The Bill will replace over a century-old Land Acquisition Act, 1894
Following the passage of the Food Security Bill, the UPA government on Thursday will introduce another landmark legislation — the Land Acquisition Bill — that aims to provide "just and fair" compensation to families whose land has been acquired for industrial purposes.
"The Land Acquisition and Rehabilitation Bill is scheduled to be taken up in the Lok Sabha Thursday," confirmed a government official.
Jairam Ramesh, Minister for Rural Development will move the Bill, which aims at making affected persons partners in development, leading to an improvement in their post- acquisition social and economic status.
While this key reform bill has faced reservations from the opposition in the past, the government has been able to arrive at a political consensus on the legislation. The Land Bill proposes payment of compensation nearly four times the market value in rural areas and twice in the case of urban areas. So far, the government has moved 165 amendments, the opposition has moved as many as 116 amendments to the Land Acquisition, Rehabilitation and Resettlement Bill, 2011, which seeks to replace the century-old Land Acquisition Act, 1894.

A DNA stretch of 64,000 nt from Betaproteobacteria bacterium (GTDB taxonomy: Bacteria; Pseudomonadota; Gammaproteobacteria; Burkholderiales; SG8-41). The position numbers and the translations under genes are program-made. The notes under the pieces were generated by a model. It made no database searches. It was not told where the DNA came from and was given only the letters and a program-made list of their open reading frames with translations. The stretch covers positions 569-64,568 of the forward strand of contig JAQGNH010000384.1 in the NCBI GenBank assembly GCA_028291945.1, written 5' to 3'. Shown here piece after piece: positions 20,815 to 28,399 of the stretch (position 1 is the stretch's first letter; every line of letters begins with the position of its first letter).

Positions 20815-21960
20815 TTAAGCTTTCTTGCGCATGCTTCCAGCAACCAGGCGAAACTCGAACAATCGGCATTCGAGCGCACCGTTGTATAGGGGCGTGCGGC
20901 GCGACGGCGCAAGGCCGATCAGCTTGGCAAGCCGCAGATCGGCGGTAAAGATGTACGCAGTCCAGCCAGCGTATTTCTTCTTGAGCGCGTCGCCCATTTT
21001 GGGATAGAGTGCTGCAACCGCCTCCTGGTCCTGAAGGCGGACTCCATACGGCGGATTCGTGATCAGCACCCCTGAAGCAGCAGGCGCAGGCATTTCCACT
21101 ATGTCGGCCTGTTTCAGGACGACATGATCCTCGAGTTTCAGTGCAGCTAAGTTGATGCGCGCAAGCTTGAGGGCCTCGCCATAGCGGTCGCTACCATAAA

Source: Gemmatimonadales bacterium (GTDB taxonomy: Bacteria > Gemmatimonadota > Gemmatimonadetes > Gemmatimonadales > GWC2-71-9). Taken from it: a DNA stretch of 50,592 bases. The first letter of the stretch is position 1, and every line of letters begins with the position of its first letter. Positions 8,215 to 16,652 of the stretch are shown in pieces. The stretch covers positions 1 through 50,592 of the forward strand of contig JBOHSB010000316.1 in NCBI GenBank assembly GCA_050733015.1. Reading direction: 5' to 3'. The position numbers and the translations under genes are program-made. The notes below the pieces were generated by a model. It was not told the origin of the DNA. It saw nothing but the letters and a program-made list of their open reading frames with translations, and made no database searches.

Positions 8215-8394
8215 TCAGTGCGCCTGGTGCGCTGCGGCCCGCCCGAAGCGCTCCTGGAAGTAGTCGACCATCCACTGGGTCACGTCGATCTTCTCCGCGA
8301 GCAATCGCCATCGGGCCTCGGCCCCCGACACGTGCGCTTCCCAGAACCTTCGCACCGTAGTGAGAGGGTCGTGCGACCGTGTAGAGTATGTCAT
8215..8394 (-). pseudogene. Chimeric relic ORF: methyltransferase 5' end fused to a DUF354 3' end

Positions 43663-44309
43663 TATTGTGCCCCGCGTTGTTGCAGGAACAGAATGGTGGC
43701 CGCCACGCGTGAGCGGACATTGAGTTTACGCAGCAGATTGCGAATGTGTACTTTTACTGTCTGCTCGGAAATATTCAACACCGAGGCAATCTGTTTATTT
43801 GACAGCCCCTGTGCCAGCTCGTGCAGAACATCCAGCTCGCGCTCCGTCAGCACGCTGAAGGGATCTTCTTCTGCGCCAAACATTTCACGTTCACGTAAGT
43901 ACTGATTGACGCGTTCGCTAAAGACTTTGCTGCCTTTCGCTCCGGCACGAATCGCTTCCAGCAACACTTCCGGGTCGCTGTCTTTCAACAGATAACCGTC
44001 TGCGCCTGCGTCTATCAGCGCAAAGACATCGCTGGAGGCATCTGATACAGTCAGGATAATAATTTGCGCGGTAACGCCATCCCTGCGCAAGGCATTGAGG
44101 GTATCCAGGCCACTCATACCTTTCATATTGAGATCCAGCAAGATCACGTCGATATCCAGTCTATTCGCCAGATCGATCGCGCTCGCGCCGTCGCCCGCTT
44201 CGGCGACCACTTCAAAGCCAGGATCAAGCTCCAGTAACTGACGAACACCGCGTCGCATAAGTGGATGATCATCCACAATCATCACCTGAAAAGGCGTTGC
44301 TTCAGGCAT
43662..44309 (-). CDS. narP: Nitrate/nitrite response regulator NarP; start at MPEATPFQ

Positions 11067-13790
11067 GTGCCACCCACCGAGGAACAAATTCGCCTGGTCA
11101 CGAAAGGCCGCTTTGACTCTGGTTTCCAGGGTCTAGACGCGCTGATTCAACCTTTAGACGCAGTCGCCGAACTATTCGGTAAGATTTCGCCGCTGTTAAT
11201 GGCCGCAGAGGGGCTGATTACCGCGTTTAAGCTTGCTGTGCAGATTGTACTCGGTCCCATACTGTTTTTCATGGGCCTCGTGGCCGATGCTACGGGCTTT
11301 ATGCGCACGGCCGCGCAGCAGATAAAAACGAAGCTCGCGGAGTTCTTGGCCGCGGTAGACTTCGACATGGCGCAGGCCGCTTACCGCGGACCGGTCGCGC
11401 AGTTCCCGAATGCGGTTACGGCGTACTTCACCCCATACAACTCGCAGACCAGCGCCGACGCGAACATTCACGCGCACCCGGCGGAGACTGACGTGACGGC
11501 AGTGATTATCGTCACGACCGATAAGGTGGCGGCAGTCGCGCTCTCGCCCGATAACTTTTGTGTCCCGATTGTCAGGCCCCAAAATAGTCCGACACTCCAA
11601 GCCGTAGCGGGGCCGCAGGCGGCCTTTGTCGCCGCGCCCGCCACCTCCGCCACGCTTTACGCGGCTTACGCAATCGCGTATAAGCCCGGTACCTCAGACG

Mr. Ramesh said the Bill, renamed as "The Right to Fair Compensation and Transparency in Land Acquisition, Rehabilitation and Resettlement Bill, 2012" conveys government's determination to address "widespread and historical injustices". This has been ensured by establishing strong legal prerequisites that need to be discharged first while acquiring land.
Another key feature is that the consent of 80 per cent of land owners concerned is needed for acquiring land for private projects and of 70 per cent landowners for public-private projects. The bill also defines 'public purpose' to include: mining, infrastructure, defence, manufacturing zones, roads, railways, highways, and ports built by government and public sector enterprises, land for project-affected people, planned development and improvement of village or urban sites and residential purposes for the poor and landless and government-administered schemes or institutions, among others.
Additionally, the bill contains the much criticised ‘Urgency Clause’ which never truly defines what constitutes an urgent need and leaves it to the discretion of the acquiring authority. As a result almost all acquisitions under the Act invoke the urgency clause. This results in the complete dispossession of the land without even the token satisfaction of the processes listed under the Act.